Born in Princeton, NJ; son of Murray Kempton (a columnist and author). Education: Harvard University, B.A.
Agent—c/o Author Mail, Pantheon Books, 299 Park Ave., New York, NY 10171.
Has worked as deputy superintendent of the Boston Public Schools, educational consultant, and radio disk jockey. Hosted Sunday morning radio program "For Lovers Only" on former WTBS radio station.
Boogaloo: The Quintessence of American Popular Music, Pantheon Books (New York, NY), 2003.
Contributor to the New York Review of Books.
Arthur Kempton's first book, Boogaloo: The Quintessence of American Popular Music, grew out of a series of articles he wrote for the New York Review of Books. Growing up in New Jersey, he was a teenager during the 1960s and fell in love with the music he heard performed at New York's Apollo Theater and Philadelphia's Uptown Theater. In an interview with Robert Birnbaum of Identity Theory about the book's origins, Kempton noted that he had been virtually untouched by the British Invasion or the Beatles and that he had found "if you are interested in American history, in some way the purest lens that you can have on it is black American history."
Boogaloo is the name of a 1960s-era dance that has been adopted by some as a name for rhythm and blues or soul music. Kempton applies the term while charting the history of soul music from its early gospel roots to contemporary rap music. His purpose is to show the dominant influence of African Americans on popular music and culture, which he does by examining individual artists and recording companies. He also shows how those providing the talent and creativity have been exploited by recording executives, sometimes in criminal ways. The book is based on secondary sources and reflects Kempton's tastes and interests. Among the early figures that Kempton considers are gospel innovator Thomas Dorsey and singer Sam Cooke, who transformed gospel tunes by changing the words. In later chapters that focus more on the business of black music, he writes about George Clinton, Berry Gordy's Motown empire, and Suge Knight's Death Row Records, among others.
Critics responded strongly to the book's perceived strengths and weaknesses. The early chapters were repeatedly described as the most sympathetic and well-written, while commentary on Berry Gordy and rap music were sometimes seen as overly negative and even uninformed. Kempton's colloquial and distinctive writing style was often noted, including some questioning about his use of the term boogaloo. Armond White commented in the Nation about inconsistencies within the book. Calling the first chapters "unusually satisfying," White remarked that the book "is distinguished by a fan's deep understanding, and by an unusual familiarity with the culture's lingua franca." But the critic saw a dramatic change in purpose beginning with the discussion of Motown: "Kempton's about-face in focus (from artists to businessmen) suggests a collapse of his own pop faith.… The latter chapters, compressing James Brown, George Clinton, Suge Knight, Dr. Dre and Tupac Shakur, are a shambles." According to New York Times writer Sasha Frere-Jones, Boogaloo was "an ambitious but frustrating attempt to unify nearly a century of black popular music." Like White, Frere-Jones saw the book in two parts: "Cut in half, Boogaloo would be a fine contribution to Cooke studies; beefed up with some hard theory, it could work as a slightly florid Marxist view of black pop history. Lacking a coherent theory, Boogaloo remains a long, sour compilation."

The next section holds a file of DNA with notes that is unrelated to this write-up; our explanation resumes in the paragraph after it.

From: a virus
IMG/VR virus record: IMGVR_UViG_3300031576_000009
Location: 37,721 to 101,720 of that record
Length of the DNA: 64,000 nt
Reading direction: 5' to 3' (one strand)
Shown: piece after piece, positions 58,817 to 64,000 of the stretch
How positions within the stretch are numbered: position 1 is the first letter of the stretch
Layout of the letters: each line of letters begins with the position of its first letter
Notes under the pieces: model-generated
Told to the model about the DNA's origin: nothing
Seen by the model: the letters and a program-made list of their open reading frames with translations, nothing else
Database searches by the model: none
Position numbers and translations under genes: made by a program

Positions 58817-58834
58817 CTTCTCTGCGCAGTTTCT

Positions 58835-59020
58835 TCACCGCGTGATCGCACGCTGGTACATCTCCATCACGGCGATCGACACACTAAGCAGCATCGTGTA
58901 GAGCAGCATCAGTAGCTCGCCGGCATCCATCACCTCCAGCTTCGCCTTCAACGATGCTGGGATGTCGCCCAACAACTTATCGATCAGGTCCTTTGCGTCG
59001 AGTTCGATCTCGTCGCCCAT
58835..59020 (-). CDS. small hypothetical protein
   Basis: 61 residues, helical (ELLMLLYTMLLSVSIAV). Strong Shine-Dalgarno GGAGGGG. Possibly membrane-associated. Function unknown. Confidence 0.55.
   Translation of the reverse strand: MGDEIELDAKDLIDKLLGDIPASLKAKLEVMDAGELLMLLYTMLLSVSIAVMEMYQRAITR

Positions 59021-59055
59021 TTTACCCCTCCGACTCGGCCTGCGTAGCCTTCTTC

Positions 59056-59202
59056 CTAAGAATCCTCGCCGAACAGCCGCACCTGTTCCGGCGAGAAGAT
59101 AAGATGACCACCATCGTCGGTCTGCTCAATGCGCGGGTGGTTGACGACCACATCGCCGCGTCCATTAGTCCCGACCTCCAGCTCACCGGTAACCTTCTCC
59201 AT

Writing for Black Issues Book Review Vincent R. Peterson was pleased that the author "refuses to rely on the usual gloss-over techniques of music writing in his intriguing yet flawed book," but warned that Kempton "frequently falls into a verbose, heady style that robs the book of the down-home flavor he's writing about." New Republic critic David Hajdu asserted that Kempton "nimbly traces the entwined threads of the sacred, the profane, and the mercantile in American music" and said, "Boogaloo contains some keen observations, nicely expressed." In the New Yorker Hilton Als called the work a "moving, dense, and fascinating book." He credited Kempton with being among those white Americans who learned about social realities through music, with this reward: "It's a measure of his respect for boogaloo that he doesn't diminish its complexity by depicting the white businessmen as devils and the black artists and entrepreneurs as their victims."
BIOGRAPHICAL AND CRITICAL SOURCES:
Black Issues Book Review, January-February, 2004, Vincent R. Peterson, "Behind Black Music: Two Intriguing Critical Overviews," p. 28.
Nation, August 18, 2003, Armond White, "Soul Man," p. 41.
New Republic, September 1, 2003, David Hajdu, "Ain't No Mountain," p. 31.
New Yorker July 7, 2003, Hilton Als, "Movers and Shakers," p. 76.
New York Times, August 10, 2003, Sasha Frere-Jones, "Make It Funkadelic," p. 16.
Identity Theory,http://www.identitytheory.com/interviews/ (October 20, 2003), Robert Birnbaum, interview with Arthur Kempton.
Onion A.V. Club,http://www.theonionavclub.com/ (October 30, 2003), Nathan Rabin, review of Boogaloo: The Quintessence of American Popular Music.
Philadelphia Weekly,http://www.philadelphiaweekly.com/ (October 30, 2003), Tim Whitaker, "Spin Cycle."
Portland Mercury,http://www.portlandmercury.com/ (October 30, 2003), Chas Bowie, review of Boogaloo. *